The eight of them live in a wall tent with a wood burning stove. They eat their meals together and roll out sleeping bags at night.
They work more than 10-hour days cutting invasive, thorny Russian olive trees. Russian olive trees grow mostly in riparian areas where they choke out desirable native vegetation such as cottonwood trees and willows.
“I feel like they’re my type of people,” said Sean Frey, a crew leader for the Veterans Fire Corps. “We share similar experiences.”
That’s because they are all veterans of the armed forces. Frey is a U.S. Navy veteran and members of his crew working on public land west of Navajo Dam are veterans of the Army, Navy and Marine Corps. The Bureau of Land Management Farmington Field Office, through an assistance agreement with the nonprofit Southwest Conservation Corps (SCC) of Durango, provides federal funds for the SCC to be the fiscal agent for job training for veterans.
“They have hundreds of hours on the chainsaws,” Frey said, explaining that his crew began work Aug. 17 and will disband Nov. 16. “So the timing is good if they come back in January, when they have a good chance of getting a firefighting job in the spring (with a federal agency).”
Another Veterans Fire Corps crew of six is working on BLM land in Largo Canyon southeast of Blanco, thinning pinon and juniper trees as part of a land health improvement project.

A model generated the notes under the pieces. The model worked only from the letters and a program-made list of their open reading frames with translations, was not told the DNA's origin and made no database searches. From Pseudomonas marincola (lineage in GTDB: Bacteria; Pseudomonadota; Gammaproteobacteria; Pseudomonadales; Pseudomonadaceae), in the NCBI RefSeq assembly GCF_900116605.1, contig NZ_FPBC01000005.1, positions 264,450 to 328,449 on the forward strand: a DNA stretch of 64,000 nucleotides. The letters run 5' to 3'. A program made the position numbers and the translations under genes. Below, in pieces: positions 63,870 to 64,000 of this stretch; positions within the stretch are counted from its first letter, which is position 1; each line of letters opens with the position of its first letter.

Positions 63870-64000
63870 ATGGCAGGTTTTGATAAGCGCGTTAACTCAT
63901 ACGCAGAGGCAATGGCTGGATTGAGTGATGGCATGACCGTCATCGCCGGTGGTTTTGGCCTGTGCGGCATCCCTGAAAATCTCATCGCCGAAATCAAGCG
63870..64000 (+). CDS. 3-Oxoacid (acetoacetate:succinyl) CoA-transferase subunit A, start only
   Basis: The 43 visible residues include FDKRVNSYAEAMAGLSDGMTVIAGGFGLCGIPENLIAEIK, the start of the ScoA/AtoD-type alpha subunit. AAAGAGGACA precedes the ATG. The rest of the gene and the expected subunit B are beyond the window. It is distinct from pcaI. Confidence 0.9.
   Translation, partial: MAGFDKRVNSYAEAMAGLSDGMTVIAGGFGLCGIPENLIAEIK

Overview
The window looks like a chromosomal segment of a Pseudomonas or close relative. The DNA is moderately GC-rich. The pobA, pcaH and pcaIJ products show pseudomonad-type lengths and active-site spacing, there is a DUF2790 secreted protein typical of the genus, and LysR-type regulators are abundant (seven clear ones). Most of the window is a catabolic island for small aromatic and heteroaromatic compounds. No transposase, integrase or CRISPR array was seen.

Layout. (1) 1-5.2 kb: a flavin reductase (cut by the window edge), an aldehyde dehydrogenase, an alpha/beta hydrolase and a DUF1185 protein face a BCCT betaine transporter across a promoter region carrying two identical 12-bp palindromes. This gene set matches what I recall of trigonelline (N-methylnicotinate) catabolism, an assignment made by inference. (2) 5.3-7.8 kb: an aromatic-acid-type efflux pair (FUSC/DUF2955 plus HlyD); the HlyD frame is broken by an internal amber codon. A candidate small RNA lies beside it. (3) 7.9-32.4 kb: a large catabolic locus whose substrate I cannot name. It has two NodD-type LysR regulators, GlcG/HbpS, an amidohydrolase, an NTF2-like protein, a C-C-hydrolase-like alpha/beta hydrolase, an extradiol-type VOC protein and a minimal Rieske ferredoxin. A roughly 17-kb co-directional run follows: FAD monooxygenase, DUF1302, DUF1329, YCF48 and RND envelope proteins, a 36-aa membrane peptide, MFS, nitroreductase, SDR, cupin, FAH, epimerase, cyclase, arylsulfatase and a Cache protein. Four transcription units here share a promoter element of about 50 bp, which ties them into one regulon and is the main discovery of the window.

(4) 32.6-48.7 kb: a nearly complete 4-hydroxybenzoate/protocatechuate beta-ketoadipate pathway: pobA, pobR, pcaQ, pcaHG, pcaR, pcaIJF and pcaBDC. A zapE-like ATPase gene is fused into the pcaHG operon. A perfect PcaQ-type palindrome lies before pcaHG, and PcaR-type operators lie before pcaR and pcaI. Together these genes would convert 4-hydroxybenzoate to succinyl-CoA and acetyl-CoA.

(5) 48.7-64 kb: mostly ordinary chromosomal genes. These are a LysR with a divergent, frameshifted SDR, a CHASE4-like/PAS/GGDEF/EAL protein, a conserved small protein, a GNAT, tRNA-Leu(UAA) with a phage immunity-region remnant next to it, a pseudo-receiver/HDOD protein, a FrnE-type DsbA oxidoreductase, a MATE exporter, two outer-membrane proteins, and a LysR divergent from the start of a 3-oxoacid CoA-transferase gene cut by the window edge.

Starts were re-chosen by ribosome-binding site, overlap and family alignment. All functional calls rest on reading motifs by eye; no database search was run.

Frey’s crew was camped last week at the BLM’s Simon Canyon Recreation Area on the San Juan River below Navajo Dam. The close quarters of the tent adds some warmth, said Marine veteran Zachary Cole, about Navy veteran Marco “Mondo” Rivera being the first thing he sees every morning.
“I’ll wake up and he’ll open his eyes, and his face will be right there.” Cole said.
Cole was making light about life in the tent as the crew took a break from work in Mud Canyon northeast of Aztec, where the BLM sent them for a day to make burn piles out of pinon and juniper tree debris left over from a thinning project. Listening to Cole’s joking made for smiles and good natured laughs among the others.
“Our skills in the military are suited for this type of work,” said Army veteran Kevin Peterson. “It’s discipline, it is camaraderie. You feed off other people and everybody looks out for everybody else.”
Sarah Scott, a BLM natural resource specialist who helped plan the Veterans Fire Corps projects, said they have multiple benefits.
“I love this program and working with these guys. They’re gaining valuable skills that may give them an edge in pursuing a career with the federal government while good projects are getting done on the ground.”
Scott said BLM specialists have met with the crews to brief them on possible job opportunities with federal land management agencies. The BLM specialists have included petroleum engineer technicians, wildlife biologists, BLM law enforcement officers, government realty specialists, natural resource specialists and geographic information science specialists.
Crew member Raja Prabhala served in Iraq with an air defense battery of the U.S. Army’s 4th Infantry Division when the division captured Saddam Hussein. Prabhala used the GI Bill to get a degree in archaeology at Boise State University, but it didn’t get him a job. He’s enthusiastic about his work with the Veterans Fire Corps possibly leading to other employment opportunities with the federal government.
“I’m hoping that this program accentuates my skills as a veteran, along with my education,” Prabhala said. “Three months ago I wouldn’t have expected to get a job with a federal agency.”